Great Balls of Fire and other exultations of exclamatory joy! Hoo-roo and hoo-rah! We made it by the skin of our teeth through one more year of daily posts. I hope they’ve provided some sort of diversion and interest for you. As is my custom, on anniversary day, I post what I feel were my favorite audio pieces of the year. I’ll try to keep the list short this time, a baker’s dozen, so that you can get a chance to sample the ones you missed or re-visit posts that you enjoyed.
It’s April 23rd, and for us it marks the anniversary of both the birthday of William Shakespeare and the day he died. In celebration of the date, we have produced a new radio version of one of the most intriguing of Shakespeare’s plays, Measure for Measure. I call it Shakespeare’s #Me Too play, and with its up to the minute Me Too themes of sexual harassment and hypocritical Puritanical seeming lying politicians, it couldn’t be more relevant to today. Of course, we couldn’t broadcast our entire play in our Arts Express time slot, but we are happy to present to you a key scene featuring two of our Arts Express stalwarts, Mary Murphy and KeShaun Luckie.
So let’s set the scene: We’re in 16th century Vienna and the newly appointed interim Mayor, Lord Angelo, has just declared a new Puritanical ban on out-of-marriage fornication, punishable by death. A young woman, Isabella, learns, just as she is about to take vows to become a nun, that her poor brother Claudio has run afoul of these laws and is about to be executed. She runs to Lord Angelo to beg him to spare her brother’s life, but Angelo insists that the law must be done. However, Angelo is secretly enamored by Isabella and he wants to see her again, so he tells her to come back the next day and maybe he will reconsider. And so, Isabella returns to Lord Angelo to plead again for her brother.
And now what happens next, from Measure For Measure.
Click on the triangle or mp3 link above to hear the segment as broadcast today on Arts Express radio, heard on WBAI FM and Pacifica affiliates across the nation.
And If you’d like to listen to our entire production of the play, you can hear it here:
Earl Robinson may not be so well known nowadays as he once was, but in the 1930s, 40s and 50s, a huge number of Americans knew his music. He was the composer of “The House I Live In,” “Joe Hill,” “Ballad for Americans,” and many others. Singers of his works included Paul Robeson, Bing Crosby, Frank Sinatra, Joan Baez, and Three Dog Night. His music crossed the boundaries of folk, Broadway musical, classical, and even rock. Throughout his life he was driven by a need to improve working people’s lives, and he was a longtime member of the Communist Party, which resulted in his being called before the House UnAmerican Activities Committee. His autobiography, Ballad of an American, written in collaboration with author Eric Gordon, was released in 1998, and has been out of print. Now it is being re-released, and we are happy to bring you, through the permission of Eric Gordon, this extract from the book, where we enact, in Earl’s words, his tangle with the House UnAmerican Activities Committee.
Click on the triangle above to hear the reading as broadcast today on the Arts Express radio program on WBAI-FM NYC and Pacifica affiliates across the country.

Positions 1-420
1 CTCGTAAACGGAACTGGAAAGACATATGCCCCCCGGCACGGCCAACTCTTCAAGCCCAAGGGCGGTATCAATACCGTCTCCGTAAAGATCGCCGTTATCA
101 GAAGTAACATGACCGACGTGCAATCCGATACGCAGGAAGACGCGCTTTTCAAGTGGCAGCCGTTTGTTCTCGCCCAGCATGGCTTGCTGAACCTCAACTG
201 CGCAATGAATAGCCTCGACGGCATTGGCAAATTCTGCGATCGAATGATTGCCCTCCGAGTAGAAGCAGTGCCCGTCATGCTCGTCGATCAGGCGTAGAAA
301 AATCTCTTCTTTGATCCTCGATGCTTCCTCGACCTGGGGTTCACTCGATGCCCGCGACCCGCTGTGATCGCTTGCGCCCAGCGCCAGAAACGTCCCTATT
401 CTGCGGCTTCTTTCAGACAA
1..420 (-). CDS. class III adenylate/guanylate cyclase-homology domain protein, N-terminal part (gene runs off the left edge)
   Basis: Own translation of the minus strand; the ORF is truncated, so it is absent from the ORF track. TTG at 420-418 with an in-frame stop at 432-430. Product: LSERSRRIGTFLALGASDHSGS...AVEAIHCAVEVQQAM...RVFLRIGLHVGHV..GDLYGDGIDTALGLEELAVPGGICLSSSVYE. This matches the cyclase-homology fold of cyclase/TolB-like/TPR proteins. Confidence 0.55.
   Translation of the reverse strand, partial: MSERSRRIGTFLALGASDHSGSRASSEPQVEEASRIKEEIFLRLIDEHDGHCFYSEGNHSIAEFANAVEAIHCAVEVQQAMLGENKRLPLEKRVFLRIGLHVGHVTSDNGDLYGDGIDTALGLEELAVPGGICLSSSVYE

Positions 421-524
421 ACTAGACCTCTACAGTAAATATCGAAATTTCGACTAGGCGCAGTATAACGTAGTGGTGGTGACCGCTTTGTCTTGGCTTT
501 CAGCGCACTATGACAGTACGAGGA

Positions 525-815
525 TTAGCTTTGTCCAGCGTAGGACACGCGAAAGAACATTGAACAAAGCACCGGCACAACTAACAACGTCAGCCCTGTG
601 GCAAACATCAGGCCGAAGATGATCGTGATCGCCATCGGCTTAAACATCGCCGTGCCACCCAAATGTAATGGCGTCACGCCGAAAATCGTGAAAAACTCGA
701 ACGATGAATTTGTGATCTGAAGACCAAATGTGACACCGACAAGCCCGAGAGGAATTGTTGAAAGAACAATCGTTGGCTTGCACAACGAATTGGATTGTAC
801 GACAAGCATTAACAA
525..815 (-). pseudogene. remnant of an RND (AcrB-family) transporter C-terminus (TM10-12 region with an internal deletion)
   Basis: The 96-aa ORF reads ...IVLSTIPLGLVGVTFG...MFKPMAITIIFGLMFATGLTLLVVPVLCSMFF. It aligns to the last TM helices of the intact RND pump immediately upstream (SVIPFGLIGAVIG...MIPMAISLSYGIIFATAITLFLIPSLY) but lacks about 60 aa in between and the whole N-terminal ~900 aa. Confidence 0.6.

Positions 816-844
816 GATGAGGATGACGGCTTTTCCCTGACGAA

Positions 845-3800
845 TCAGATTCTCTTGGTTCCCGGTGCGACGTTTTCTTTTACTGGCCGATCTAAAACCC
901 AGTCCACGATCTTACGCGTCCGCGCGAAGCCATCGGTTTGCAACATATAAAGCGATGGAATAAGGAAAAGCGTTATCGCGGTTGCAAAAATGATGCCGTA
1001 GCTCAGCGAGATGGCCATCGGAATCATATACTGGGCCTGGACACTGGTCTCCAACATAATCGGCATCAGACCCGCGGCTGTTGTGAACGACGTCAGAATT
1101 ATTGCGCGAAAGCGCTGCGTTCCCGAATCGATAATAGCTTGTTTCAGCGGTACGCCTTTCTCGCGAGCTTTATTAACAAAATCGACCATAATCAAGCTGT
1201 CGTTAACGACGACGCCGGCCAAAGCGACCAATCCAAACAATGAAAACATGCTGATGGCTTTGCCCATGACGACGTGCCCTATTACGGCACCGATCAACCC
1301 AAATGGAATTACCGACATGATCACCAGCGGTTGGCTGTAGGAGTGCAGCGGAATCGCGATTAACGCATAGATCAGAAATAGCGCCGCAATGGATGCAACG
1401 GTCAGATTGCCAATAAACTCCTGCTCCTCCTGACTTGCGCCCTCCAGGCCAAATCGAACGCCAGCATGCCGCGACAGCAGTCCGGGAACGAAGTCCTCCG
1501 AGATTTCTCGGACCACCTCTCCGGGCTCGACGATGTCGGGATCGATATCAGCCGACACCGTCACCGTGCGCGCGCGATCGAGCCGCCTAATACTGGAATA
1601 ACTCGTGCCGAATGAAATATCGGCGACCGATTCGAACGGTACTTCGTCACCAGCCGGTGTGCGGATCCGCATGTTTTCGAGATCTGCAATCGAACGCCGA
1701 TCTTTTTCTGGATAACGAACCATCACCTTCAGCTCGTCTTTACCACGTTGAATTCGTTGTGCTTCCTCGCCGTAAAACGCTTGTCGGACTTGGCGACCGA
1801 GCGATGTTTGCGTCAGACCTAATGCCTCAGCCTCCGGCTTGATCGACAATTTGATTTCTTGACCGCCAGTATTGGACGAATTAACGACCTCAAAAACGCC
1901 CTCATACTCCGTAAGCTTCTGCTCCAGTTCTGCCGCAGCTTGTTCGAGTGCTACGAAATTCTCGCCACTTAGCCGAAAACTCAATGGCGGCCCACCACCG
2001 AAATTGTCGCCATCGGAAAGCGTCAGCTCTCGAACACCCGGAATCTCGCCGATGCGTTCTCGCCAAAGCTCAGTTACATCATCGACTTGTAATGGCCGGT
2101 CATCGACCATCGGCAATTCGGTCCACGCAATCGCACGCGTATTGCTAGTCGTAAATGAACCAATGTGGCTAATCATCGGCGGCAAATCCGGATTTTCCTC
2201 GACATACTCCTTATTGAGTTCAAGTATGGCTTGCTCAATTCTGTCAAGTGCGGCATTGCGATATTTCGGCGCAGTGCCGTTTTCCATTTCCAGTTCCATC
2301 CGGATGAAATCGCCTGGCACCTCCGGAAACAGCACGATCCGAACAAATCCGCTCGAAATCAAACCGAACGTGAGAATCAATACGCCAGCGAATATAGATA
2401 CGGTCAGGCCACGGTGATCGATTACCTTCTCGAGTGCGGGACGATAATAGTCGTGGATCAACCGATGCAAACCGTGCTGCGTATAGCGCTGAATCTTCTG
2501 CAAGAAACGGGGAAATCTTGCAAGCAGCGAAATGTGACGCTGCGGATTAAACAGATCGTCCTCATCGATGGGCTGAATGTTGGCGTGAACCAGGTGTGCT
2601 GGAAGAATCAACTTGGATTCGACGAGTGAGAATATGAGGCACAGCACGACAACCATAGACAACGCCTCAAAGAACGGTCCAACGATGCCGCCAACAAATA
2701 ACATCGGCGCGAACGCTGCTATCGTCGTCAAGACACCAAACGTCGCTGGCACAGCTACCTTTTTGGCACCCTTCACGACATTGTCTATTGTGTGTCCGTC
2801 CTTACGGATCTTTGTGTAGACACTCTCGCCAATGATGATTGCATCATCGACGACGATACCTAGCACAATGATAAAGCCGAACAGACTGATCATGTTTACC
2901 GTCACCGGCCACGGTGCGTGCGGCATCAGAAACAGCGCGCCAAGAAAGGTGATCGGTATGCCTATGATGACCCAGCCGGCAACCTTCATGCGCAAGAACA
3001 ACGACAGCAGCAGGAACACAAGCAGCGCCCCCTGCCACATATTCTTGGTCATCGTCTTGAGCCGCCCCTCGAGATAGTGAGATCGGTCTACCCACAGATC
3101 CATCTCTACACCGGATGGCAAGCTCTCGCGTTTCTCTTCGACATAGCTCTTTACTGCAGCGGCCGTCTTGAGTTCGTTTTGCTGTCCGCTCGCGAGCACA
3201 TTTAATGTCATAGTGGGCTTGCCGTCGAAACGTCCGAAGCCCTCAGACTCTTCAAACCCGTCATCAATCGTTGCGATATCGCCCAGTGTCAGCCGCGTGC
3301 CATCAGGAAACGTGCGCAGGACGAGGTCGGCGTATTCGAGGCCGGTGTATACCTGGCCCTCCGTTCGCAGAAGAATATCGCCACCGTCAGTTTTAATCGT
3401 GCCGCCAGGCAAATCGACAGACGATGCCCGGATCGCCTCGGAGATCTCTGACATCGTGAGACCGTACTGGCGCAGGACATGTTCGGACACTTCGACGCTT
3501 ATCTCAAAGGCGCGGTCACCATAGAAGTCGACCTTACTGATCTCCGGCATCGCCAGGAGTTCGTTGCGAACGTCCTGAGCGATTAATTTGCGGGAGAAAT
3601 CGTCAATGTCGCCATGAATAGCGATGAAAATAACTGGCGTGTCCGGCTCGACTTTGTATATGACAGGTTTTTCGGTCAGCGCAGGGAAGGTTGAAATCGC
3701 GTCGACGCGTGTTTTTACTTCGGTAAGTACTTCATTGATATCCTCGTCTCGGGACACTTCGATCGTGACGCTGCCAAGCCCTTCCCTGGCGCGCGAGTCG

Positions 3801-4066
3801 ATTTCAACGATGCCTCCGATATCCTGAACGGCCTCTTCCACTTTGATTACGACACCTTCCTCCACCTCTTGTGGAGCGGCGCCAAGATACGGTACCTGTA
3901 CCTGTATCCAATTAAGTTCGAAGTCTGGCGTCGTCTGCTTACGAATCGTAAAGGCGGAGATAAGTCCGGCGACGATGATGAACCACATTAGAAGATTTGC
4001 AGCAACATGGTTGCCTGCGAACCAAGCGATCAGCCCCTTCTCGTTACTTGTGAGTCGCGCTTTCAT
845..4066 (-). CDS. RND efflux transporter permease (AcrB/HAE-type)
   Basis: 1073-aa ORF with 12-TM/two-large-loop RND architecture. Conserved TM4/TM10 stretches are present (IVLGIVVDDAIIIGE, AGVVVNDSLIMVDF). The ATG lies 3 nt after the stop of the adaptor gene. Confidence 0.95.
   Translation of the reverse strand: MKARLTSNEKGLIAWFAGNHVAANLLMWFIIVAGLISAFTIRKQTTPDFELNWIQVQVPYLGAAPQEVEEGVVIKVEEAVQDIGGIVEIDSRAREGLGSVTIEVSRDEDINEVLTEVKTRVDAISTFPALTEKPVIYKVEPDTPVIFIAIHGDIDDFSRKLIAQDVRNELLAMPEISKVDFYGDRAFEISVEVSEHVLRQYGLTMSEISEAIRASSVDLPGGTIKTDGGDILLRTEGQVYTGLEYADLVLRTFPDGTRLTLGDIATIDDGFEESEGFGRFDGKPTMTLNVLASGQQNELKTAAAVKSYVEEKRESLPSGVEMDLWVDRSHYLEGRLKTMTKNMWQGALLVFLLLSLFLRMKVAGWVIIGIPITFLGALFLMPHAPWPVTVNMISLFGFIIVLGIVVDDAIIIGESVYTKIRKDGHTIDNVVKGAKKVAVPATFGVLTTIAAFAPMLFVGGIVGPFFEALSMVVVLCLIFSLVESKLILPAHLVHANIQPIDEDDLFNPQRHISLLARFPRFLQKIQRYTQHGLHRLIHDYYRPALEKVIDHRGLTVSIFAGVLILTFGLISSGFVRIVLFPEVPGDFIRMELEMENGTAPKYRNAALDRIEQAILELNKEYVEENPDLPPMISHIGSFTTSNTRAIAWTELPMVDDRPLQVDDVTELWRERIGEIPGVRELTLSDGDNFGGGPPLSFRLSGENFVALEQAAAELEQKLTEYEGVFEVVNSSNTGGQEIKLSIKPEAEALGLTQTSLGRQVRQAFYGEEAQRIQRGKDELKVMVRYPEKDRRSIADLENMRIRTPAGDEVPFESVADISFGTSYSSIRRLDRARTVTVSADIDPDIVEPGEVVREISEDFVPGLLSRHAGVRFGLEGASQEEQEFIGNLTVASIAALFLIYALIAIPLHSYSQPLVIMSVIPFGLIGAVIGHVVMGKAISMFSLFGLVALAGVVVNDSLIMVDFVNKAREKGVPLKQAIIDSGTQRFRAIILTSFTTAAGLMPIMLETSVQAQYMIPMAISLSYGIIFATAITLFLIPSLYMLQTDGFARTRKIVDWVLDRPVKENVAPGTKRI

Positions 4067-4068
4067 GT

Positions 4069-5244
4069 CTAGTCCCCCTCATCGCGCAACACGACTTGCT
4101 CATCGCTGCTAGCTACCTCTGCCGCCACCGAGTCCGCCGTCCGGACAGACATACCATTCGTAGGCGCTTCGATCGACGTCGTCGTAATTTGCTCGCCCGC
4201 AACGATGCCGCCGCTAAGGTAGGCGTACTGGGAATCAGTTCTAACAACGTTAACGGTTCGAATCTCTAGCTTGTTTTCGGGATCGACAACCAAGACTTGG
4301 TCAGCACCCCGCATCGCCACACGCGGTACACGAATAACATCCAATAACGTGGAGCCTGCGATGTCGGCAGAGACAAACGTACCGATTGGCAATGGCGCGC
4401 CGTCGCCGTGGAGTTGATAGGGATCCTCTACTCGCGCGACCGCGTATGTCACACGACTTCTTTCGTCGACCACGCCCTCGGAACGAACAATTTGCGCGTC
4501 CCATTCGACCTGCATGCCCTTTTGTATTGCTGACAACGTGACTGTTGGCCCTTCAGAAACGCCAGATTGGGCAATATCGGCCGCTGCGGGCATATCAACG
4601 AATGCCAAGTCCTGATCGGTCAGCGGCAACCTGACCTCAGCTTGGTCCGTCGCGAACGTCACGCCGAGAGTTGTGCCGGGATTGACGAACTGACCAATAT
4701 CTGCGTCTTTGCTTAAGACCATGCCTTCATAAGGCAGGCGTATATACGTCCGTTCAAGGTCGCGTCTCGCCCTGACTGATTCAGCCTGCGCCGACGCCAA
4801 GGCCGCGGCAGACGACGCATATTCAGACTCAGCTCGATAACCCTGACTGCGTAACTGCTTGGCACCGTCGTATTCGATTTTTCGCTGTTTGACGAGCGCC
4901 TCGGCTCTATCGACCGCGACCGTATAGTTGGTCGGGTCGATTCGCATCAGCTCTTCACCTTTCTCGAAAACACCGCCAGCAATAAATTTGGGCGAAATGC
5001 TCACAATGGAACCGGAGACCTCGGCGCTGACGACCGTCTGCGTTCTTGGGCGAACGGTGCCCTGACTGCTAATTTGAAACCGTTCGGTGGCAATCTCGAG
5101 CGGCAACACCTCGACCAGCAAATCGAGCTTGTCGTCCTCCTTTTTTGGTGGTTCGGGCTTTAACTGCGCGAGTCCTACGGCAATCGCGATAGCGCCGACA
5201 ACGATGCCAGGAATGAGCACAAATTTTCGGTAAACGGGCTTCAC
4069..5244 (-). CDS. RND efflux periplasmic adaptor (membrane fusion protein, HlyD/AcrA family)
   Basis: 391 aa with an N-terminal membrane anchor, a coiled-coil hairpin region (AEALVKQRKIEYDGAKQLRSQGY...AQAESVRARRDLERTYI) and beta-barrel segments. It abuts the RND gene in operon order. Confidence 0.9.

A romantic ghost story of the transients from O Henry, adapted and performed by myself.
Click on the triangle or mp3 link above to hear the story, as broadcast today on the Arts Express radio program heard on WBAI FM NY and Pacifica stations across the nation.
We were happy to bring on a new contributor to Arts Express radio, storyteller David Lepelstat. David is a storyteller who has appeared twice on The Moth Radio Hour podcast telling original stories from his childhood. Here in an Arts Express exclusive, he tells a story of youth and the lure of New York City, written and performed by himself.
Click the triangle or mp3 link above to hear David’s story as broadcast today on Arts Express on WBAI FM NYC, and Pacifica stations across the country.
“Why I came here? Start the machine. I’ll tell you everything…Because the olive trees were bare, because the date trees gave no fruit…”
For the week of Father’s Day, A Fathers Day Fatherly Story. Performed by myself and Linda Shalom, as adapted from my novel, The New World, which begins with a Syrian-Jewish immigrant’s journey to this country at the turn of the 20th century.
Click the triangle or mp3 link above to hear our tale, as broadcast today on Arts Express on WBAI FM NY and Pacifica stations across the nation.
Here’s a short play that I wrote for Thanksgiving, featuring Josh Miccio and myself that’s not quite your typical Thanksgiving tale…
Click on the triangle or link above to hear the play as broadcast today on the Arts Express program on WBAI FM and Pacifica stations across the country.
For Halloween, something special, an homage to the old-time 1940s suspense radio series Lights Out. I wrote and produced a modern update of the Lights Out episode called “Revolt of The Worms” for the Arts Express radio program, broadcast today over WBAI FM NYC and Pacifica affiliates across the nation.
“We caution you. This story is definitely not for the timid soul. So we tell you, calmly and very sincerely, if you frighten easily, turn off your radio now. And now if you haven’t already done so, turn off your… lights now… and listen to… Revolt of the Worms.”
Starring Mary Murphy, Josh Miccio and Reggie Johnson.
To listen, click on the triangle or image to play.